Michael Hermann, Director of Licensing at The Andy Warhol Foundation for the Visual Arts, explains how the Foundation’s collections in the Artstor Digital Library provide a comprehensive view of Warhol’s cultural impact–as well as insight into his personal life.
Thirty years after his death, Andy Warhol (1928-1987) remains one of the most influential figures in contemporary art and culture. Warhol’s life and work continue to inspire creative thinkers worldwide thanks to his enduring imagery, his artfully cultivated celebrity, and the ongoing research of dedicated scholars. His impact as an artist is far deeper and greater than soup cans and his prescient observation that “everyone will be world-famous for fifteen minutes.” His omnivorous curiosity resulted in an enormous body of work that spanned every available medium and most importantly contributed to the collapse of boundaries between high and low culture. The extensive Andy Warhol Foundation collections available on Artstor provide a thorough presentation of the prolific artist’s works in one place for the first time through more than 35,000* images inclusive of paintings, drawings, sculptures, prints, and photography spanning four decades.
The turbulent 1960s ignited an impressive and wildly prolific time in Warhol’s life which saw the production of many of Warhol’s most iconic works, including Campbell Soup Cans, Marilyn Monroes, Dollar Signs, Disasters, Brillo Boxes and Coca Cola Bottles. These familiar works are supplemented by a wide-ranging presentation of the provocative and ground-breaking works Warhol continued to create until his untimely death in 1987.
A deeper understanding of Warhol unfolds through the launch’s comprehensive view of the artist’s output starting with work he created during the 1950s when he was established as an award-winning commercial artist working for clients that included Columbia Records, Glamour magazine, Harper’s Bazaar, NBC, Tiffany & Co., and Vogue, among others. Since the majority of this material was still in Warhol’s possession at the time of his death, these provide a unique and rich depository of works from this vital period of Warhol’s career.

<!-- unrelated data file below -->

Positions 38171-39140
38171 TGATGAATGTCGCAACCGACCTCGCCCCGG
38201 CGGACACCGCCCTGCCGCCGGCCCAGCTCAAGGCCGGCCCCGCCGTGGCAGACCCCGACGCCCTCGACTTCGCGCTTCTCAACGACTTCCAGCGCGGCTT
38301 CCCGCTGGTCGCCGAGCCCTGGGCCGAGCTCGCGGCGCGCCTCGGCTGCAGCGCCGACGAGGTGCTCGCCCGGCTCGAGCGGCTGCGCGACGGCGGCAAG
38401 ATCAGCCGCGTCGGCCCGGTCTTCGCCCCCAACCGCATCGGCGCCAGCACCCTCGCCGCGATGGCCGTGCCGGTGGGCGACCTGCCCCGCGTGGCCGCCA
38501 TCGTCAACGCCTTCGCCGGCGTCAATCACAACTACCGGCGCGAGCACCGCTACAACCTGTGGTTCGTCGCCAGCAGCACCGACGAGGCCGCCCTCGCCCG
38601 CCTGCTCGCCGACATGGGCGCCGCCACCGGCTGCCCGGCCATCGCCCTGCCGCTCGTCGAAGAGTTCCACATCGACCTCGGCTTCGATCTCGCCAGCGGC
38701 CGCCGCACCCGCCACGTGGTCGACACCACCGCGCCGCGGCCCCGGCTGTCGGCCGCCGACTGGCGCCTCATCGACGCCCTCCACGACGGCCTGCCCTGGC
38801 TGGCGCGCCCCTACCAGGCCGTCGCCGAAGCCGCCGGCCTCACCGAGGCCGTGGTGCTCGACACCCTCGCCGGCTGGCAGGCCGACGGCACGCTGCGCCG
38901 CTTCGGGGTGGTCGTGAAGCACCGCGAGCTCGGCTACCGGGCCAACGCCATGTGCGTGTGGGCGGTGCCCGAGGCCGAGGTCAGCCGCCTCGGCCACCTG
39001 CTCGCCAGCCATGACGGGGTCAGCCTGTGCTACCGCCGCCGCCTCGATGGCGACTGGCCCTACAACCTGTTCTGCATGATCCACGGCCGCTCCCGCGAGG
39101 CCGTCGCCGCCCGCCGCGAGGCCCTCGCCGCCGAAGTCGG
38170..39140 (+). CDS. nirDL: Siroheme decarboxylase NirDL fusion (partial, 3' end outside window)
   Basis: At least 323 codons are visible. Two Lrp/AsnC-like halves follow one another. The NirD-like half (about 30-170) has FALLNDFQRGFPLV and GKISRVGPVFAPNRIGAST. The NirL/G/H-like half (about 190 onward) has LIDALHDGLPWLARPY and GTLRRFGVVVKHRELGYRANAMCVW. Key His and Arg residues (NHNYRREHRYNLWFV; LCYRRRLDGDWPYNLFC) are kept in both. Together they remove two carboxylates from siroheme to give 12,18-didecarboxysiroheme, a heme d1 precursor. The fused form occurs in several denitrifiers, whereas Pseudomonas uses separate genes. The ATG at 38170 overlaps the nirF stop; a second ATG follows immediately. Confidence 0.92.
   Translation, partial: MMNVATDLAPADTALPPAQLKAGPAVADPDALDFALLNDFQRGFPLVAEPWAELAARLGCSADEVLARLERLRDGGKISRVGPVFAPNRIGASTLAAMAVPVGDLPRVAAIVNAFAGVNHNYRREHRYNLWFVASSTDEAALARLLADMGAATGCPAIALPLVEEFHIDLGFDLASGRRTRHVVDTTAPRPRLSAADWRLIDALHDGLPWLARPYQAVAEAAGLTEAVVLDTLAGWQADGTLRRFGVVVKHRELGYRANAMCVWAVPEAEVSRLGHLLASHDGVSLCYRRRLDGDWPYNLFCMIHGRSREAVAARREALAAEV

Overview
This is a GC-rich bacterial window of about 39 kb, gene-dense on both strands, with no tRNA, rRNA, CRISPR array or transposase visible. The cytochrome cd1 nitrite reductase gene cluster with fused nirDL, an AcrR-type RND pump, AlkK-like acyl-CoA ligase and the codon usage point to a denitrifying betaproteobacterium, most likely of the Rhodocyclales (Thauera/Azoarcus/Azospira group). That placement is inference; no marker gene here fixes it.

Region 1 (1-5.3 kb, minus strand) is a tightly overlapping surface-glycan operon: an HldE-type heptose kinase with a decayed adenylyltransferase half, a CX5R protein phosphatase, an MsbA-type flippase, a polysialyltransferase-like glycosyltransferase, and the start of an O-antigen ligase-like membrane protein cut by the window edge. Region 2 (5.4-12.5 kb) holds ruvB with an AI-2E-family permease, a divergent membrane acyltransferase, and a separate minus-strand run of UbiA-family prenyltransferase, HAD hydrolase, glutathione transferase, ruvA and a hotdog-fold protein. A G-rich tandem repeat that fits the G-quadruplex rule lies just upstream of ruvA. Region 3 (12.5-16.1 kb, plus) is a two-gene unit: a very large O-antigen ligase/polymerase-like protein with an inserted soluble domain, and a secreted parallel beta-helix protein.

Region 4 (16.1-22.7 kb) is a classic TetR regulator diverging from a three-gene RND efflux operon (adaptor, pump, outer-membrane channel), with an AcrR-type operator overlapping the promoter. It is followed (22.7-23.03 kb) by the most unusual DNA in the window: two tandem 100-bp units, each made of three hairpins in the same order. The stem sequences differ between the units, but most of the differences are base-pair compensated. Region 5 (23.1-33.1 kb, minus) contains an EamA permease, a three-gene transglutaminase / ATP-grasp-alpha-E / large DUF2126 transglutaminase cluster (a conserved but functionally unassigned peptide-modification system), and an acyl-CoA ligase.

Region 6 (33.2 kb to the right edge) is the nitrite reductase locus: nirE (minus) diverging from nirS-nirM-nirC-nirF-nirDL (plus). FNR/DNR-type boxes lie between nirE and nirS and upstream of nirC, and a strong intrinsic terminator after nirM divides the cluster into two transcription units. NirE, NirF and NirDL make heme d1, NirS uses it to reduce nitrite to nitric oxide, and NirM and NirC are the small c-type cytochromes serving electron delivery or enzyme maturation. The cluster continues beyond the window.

The remarkable highlight of the launch, however, is photography. Before Instagram, there was Andy Warhol. A skilled (analog) social networker, Warhol parlayed his fame, one connection at a time, to the status of a globally recognized brand. Decades before widespread reliance on portable media devices, he obsessively documented his life in tens of thousands of photographs. Warhol said, “A picture means I know where I was every minute. That’s why I take pictures. It’s a visual Diary.” As part of this collection, the Foundation is proud to introduce images of the more than 28,000 original Andy Warhol photographs that it gave to over 180 college and university museums and galleries as part of its 2007 Andy Warhol Photographic Legacy Program. That gift sparked interest, discussion and scholarship about the essential role photography played in Warhol’s artistic production — which will undoubtedly be amplified due to the availability of these works through Artstor.